Common Drug Classifications: What They Are and Why People Use Them

Medical and illicit drugs are often sorted into categories based on their chemical makeup, their uses, or their effects. While there is no perfect system for classifying the large variety of drugs that exist today, these groupings allow patients, medical professionals, and the justice system to differentiate between substances. Becoming familiar with the common drug classifications help you gain perspective on how the substances work and why people use them, which will lead to a broader understanding of addiction.

Drug Classifications


The Purpose of Drugs Classification

Drug classifications exist to organize psychoactive substances into categories. The three main forms of drugs classification are chemical components, effects, and legal standing. The drugs within the specific categories in each type of classification can vary, though. For example, two substances can both fall within the stimulant category based on their effects, but they each may belong to different legal categories.

Substances within the same category often have similar uses and impacts on the body, so drugs classification can be especially helpful for medical professionals and their patients. The medical and psychological treatment for addiction to drugs within the same chemical category is often similar. By identifying the classification of the drug the patient is dependent on, the healthcare team already has a general framework that they can use to form a treatment plan.

There are disagreements among experts about categorizing drugs, though. Some medical professionals advocate for certain substances to be moved to different legal categories so that the penalties for use or possession are more or less severe. Although changing the official legal category of a substance is rare, it does occasionally happen.

Drug Classifications Based on Chemical Components

Although the substances within each chemical classification aren’t exactly the same, they share many chemical similarities. On a molecular level, they have a similar effect on the mind and body. Drugs within the same chemical category also usually have comparable withdrawal symptoms and require the same medical treatment during detox.

Here are the five main categories of drugs based on their chemical makeup:


Alcohol has a wide range of effects on the brain and body, and it has both short-term and long-term health impacts. The substance can create a feeling of euphoria and relaxation, but these sensations come at the cost of your sense of judgment and your motor skills. Alcohol can change the chemistry within your central nervous system after long-term misuse, and it can lead to severe liver damage.


Barbiturates are derived from the substance barbituric acid. They act on the central nervous system by slowing down its processing and functioning. Medically, barbiturates can treat sleep disorders and certain mental health conditions. However, they are highly addictive and dangerous when consumed in large amounts.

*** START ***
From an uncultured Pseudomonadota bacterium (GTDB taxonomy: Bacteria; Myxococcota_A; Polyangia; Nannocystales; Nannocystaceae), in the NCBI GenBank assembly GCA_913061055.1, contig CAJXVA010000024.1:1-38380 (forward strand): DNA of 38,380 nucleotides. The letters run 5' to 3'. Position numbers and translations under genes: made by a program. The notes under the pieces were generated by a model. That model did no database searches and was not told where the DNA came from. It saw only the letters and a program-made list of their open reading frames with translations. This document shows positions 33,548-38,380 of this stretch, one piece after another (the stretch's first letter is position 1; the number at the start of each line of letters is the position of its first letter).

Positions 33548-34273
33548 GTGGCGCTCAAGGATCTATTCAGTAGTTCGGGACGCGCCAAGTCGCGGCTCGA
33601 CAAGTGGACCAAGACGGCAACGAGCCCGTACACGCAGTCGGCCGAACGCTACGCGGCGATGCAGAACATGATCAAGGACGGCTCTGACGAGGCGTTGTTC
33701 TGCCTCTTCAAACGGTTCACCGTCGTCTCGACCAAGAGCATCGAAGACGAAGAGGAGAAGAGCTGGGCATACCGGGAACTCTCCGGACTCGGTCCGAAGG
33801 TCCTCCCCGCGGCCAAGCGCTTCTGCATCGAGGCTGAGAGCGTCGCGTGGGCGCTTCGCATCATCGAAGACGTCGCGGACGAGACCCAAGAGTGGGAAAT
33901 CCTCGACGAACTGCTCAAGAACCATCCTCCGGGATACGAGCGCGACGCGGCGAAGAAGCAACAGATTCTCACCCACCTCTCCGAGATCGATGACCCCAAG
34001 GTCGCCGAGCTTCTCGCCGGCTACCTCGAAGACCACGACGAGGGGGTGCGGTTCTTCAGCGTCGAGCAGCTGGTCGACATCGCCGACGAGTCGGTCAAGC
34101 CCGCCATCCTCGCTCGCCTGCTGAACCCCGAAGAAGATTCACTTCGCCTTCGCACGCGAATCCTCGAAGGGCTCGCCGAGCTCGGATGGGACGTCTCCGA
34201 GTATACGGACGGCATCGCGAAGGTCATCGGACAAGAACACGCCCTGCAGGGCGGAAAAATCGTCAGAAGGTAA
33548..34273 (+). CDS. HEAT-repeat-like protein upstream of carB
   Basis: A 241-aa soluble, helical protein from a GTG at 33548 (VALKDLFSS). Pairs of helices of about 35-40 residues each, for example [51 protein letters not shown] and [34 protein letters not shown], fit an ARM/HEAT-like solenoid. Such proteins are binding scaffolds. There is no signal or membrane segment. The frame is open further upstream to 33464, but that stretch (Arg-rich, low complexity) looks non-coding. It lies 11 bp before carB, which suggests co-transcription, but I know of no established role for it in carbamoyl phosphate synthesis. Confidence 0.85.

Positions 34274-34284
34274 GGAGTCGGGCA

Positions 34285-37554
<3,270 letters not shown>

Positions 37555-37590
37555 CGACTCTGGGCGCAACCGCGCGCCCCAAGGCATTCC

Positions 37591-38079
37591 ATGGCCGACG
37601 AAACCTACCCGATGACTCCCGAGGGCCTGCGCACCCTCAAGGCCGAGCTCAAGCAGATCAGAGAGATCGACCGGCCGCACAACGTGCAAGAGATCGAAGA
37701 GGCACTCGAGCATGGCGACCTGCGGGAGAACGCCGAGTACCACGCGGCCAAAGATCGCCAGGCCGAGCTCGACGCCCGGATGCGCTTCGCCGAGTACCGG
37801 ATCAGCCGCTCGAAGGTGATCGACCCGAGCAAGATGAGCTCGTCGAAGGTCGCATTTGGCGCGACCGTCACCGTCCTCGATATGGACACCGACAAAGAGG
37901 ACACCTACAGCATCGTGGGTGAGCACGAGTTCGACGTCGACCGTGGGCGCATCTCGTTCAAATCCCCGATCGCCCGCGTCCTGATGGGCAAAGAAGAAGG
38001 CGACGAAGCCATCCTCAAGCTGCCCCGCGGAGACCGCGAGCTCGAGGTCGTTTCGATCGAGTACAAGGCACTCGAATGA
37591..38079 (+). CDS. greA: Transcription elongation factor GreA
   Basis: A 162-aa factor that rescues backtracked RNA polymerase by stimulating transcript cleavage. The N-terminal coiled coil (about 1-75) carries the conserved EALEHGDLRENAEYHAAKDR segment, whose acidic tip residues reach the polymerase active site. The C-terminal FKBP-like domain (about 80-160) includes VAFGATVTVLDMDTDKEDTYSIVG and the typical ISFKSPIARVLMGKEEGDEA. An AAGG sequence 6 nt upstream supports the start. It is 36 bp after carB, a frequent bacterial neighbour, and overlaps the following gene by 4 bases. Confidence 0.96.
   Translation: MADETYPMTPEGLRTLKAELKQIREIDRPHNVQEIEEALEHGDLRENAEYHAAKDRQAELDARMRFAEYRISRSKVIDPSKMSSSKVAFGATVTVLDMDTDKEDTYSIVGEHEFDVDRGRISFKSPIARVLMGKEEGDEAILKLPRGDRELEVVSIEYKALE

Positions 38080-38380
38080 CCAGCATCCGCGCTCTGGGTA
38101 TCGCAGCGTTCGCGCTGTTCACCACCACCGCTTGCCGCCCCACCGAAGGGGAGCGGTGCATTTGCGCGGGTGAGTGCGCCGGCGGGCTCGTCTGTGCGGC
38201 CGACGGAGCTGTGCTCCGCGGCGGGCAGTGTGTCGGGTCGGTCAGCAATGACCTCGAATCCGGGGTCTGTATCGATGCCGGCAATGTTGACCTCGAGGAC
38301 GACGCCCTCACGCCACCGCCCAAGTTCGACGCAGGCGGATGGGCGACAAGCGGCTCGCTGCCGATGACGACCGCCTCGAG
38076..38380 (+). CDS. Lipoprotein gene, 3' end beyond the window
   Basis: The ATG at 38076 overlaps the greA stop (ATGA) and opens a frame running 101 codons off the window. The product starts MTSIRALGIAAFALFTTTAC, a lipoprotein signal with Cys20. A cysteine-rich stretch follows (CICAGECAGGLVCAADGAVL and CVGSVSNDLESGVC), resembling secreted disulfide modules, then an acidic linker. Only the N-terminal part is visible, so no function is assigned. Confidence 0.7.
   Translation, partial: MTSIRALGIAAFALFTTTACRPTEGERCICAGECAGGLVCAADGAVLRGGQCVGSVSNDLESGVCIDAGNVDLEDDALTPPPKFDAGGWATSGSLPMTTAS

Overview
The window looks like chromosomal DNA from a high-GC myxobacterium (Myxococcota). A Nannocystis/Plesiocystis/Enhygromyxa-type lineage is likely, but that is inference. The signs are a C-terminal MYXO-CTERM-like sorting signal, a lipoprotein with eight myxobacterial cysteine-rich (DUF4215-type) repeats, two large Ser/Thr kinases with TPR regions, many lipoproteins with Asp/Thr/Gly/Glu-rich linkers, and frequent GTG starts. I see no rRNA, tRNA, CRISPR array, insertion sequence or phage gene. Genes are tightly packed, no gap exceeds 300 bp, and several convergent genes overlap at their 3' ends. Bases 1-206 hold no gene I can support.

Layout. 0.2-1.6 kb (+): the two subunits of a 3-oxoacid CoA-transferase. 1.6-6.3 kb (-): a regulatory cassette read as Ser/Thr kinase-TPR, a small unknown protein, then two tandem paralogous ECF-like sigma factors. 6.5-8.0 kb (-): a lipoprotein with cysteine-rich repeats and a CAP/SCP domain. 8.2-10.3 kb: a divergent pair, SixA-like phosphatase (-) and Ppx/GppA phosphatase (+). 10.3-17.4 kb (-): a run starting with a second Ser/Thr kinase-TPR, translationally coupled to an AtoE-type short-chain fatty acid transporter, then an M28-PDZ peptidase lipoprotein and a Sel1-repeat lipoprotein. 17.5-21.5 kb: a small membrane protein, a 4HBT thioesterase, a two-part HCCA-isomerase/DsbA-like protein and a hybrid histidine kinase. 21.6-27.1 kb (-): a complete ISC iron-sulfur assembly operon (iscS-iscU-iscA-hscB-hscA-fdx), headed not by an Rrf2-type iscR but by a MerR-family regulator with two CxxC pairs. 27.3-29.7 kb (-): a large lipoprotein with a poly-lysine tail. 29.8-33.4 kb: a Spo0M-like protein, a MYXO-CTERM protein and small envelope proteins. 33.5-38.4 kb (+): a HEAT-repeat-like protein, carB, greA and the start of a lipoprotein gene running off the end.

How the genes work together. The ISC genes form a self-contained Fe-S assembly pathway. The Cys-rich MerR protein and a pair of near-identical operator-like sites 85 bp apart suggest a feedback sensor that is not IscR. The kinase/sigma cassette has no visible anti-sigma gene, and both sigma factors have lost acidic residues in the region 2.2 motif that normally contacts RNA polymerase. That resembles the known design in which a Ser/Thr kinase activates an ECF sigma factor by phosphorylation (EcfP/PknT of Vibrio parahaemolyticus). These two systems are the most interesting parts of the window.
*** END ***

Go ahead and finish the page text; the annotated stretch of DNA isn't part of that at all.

Benzodiazepines are substances that interact with the neurotransmitter gamma-aminobutyric acid-A, or GABA-A. This neurotransmitter is a main inhibitor in the central nervous system, so it acts to block certain messages that are passed between your neurons. Doctors commonly prescribe benzodiazepines to treat anxiety and sleep disorders, but these medications are very addictive and are often taken recreationally.


Cannabinoids are substances made from the compounds in the cannabis plant. These drugs create feelings of euphoria and happiness, but they can also cause anxiety and paranoia in some people when consumed in larger amounts. While cannabinoids have some approved medicinal uses, their legality varies from state to state.


Opioid drugs are either derived naturally from the opium poppy plant or synthetically from chemicals that are designed to mimic the effects of opium. These substances are sometimes prescribed to alleviate acute or chronic pain, but they can be extremely addictive. Opioids block the pain signals that the body sends the brain, and they can have a marked effect on your mood. Prescription opioids include medications like OxyContin and Vicodin, but heroin is a commonly abused illegal opioid.

Drug Classifications Based on Effect

In addition to classifying drugs based on their chemistry, experts sometimes categorize drugs based on their effects. The following are the four classifications within this system:


Like the name suggests, depressants bring your mood and energy level down. They are sometimes used medicinally to alleviate anxiety and help with sleep, but many depressants are used recreationally to alter one’s mood. Alcohol, opiates, and benzodiazepines all fall within this category. Although the specific effects vary from drug to drug, some of the common symptoms of excessive depressant use include drowsiness, mood swings, impaired judgment, and slowed reaction time.